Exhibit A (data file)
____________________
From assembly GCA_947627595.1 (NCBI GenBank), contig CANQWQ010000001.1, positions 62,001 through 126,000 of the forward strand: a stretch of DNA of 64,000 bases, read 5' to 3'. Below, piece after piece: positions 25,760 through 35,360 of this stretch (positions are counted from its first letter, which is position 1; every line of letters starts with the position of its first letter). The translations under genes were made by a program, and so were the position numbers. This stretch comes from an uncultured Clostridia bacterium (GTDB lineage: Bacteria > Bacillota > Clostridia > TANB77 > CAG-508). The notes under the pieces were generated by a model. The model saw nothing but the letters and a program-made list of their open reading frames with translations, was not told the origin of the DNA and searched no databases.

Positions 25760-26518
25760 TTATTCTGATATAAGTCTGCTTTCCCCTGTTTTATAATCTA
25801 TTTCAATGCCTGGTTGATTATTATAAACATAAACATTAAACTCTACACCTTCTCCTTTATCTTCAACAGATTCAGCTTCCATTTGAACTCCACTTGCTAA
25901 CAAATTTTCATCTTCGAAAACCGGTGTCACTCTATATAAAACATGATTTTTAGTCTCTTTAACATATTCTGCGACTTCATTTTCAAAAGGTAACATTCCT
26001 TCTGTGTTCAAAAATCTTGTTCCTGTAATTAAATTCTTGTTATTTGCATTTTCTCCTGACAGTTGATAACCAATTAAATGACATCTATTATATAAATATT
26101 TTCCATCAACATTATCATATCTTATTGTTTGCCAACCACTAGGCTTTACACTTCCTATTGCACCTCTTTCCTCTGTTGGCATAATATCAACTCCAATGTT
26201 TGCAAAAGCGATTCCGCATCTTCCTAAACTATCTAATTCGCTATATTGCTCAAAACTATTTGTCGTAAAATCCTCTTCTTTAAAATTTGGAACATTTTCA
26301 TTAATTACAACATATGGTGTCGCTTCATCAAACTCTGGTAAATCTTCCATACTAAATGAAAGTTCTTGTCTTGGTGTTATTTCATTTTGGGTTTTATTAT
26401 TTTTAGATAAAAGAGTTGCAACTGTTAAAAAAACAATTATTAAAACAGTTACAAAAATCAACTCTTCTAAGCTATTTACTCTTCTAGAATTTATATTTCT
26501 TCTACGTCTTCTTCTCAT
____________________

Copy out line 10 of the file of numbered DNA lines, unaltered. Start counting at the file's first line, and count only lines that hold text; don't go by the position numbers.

26401 TTTTAGATAAAAGAGTTGCAACTGTTAAAAAAACAATTATTAAAACAGTTACAAAAATCAACTCTTCTAAGCTATTTACTCTTCTAGAATTTATATTTCT